Throughout the 1640s, the wars received momentum from the complex relationship between the three kingdoms of England, Ireland and Scotland. And while Charles's arrogance towards Scotland began the troubles, it was Ireland which really set it alight.
From the early 1600s both Elizabeth I and then James I (Charles's father) had introduced Protestant farmers into Catholic, Gaelic Ireland. This was a means of governing Ireland without the cost of a standing army, as well as a way to generate more tax revenue. With the backing of the Crown, the settlers drove the Gaelic clans from the fertile land - a policy of forced migration. By the late 1630s, relations between the two communities were at breaking point. Following the example set by the Scottish Covenanters, the Gaelic chieftains rose up in 1641 and attacked the Protestant settlers in an attempt to force a change of policy from the Crown.
The vital importance of the Irish rebellion to the English civil war was that it led to a constitutional struggle between King and Parliament over the control of the army needed to crush the Gaelic rebels. It led to the Parliamentary leader John Pym issuing a Grand Remonstrance, the King fleeing London and the emergence of Cavaliers and Roundheads - a division which not only caused damaging splits between old friends but also painful fissures between members of the same family.
The Roundheads feared Charles in control over an army given his history of authoritarianism and dangerous reforms to the Church of England. The Cavaliers, on the other hand, were opposed to the religious radicals, or Puritans, in Parliament taking control of the Church of England. They also believed rebelling against a King was unlawful, even sinful.
In England, the sides were set and Charles raised his standard in August 1642. The battle which was meant to solve the crisis one way or another took place at Edgehill in October 1642. But despite the flamboyant bravery of Charles's finest soldier, Prince Rupert, and the dogged persistence of the Parliamentary commander, the Earl of Essex, neither side achieved the crushing victory required, and both sides instead prepared for a long, bloody war.
In spring 1644, a Scottish Covenanter Army poured into northern England to offer assistance to their Parliamentary allies to help break the stalemate. They headed for York where a Royalist garrison was under siege. At the same time, Prince Rupert marched north, determined to lift the siege and teach the Parliamentary rebels a bloody lesson. In July 1644, the two sides came into collision just outside York on the fields of Marston Moor.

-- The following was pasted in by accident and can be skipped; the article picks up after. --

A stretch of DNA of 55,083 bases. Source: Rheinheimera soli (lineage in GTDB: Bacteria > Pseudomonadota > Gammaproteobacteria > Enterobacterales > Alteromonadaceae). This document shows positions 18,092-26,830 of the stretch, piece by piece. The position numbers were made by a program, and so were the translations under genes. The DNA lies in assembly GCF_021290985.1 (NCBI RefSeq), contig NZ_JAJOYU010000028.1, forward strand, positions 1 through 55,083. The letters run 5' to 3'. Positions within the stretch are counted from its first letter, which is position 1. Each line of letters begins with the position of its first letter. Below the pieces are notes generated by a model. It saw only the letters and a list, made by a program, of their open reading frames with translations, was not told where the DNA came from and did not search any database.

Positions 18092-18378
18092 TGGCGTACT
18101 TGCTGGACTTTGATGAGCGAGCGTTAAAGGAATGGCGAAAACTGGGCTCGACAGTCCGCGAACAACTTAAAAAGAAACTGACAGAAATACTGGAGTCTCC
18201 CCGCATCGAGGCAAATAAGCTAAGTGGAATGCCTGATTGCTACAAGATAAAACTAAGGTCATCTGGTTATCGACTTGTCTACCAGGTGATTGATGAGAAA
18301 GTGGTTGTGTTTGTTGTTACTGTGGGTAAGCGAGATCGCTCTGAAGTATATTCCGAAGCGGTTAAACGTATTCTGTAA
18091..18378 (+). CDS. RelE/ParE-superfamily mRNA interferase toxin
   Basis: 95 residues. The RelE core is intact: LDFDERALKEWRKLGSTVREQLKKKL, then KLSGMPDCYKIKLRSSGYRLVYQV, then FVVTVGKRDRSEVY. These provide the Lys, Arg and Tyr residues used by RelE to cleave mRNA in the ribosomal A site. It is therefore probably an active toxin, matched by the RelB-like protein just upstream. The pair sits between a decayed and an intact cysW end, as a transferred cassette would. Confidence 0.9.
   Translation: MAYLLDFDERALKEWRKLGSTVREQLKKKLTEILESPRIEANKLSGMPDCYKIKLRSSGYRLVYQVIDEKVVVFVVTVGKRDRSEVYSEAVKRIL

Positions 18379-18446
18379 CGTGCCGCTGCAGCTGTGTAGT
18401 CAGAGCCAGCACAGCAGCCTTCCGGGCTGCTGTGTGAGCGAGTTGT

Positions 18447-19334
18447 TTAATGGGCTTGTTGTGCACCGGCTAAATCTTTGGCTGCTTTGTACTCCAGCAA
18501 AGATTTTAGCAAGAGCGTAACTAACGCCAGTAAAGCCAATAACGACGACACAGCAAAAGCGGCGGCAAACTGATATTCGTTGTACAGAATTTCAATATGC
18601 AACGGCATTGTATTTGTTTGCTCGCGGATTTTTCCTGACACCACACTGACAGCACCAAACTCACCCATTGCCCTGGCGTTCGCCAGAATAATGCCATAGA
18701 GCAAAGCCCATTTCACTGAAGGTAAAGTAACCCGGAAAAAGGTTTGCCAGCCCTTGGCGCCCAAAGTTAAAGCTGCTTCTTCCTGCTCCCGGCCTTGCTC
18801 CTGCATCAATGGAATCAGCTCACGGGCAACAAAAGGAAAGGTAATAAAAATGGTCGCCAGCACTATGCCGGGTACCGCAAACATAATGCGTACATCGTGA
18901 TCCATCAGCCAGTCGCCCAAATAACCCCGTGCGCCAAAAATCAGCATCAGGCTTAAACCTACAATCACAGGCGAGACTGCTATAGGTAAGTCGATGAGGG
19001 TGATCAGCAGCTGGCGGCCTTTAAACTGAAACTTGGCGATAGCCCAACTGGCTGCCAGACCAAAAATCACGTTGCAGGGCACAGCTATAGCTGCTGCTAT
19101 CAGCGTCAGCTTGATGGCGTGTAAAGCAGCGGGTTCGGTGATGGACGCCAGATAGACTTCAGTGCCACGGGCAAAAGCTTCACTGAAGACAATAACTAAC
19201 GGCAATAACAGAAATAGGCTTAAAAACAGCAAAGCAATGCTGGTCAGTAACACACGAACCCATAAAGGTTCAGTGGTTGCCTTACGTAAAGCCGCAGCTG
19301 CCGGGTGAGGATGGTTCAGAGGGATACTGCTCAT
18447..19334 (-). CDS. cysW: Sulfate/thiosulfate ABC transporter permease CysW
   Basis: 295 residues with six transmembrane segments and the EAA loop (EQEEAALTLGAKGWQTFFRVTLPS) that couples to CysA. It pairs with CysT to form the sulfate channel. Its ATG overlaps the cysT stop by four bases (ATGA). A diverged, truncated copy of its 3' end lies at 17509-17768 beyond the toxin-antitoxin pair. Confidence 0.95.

The Irish Dimension is extremely important in understanding the origins of the English Civil War. By mid-1641, Charles had settled his differences with the English Parliament and was on his way north to make peace with the Scots. When Ireland exploded in rebellion in November, it drew the sovereign into conflict with his subjects and set the three kingdoms on the path to prolonged and bloody conflict.
Relations between Parliament and King were especially tense during 1641-2. In time of war, Charles expected Parliament to provide him with soldiers and funds, but what he received was the Grand Remonstrance, a document outlining eleven years of alleged religious and political abuse. When Charles tried and failed to arrest his Parliamentary opponents in January 1642, conflict between Crown and Parliament became inevitable.
Charles' departure from London and the growing rift with Parliament forced people to start taking sides during 1642. Family ties and long-standing friendships were placed under intolerable pressure as the country started to polarise. When Charles raised his standard at Nottingham in August 1642, the scene was set for war.
The opening twelve months of the war were inconclusive. Edgehill was a draw and the two sides drew back from major conflict at Turnham Green. A truce in Ireland released troops to join the Royalist cause, while Parliament entered into a Solemn League and Covenant with the Scots Presbyterians in September 1643. Following Royalist advances in the north-west during 1644, Charles ordered his nephew to relieve the siege of York, a decision which was to have fateful consequences.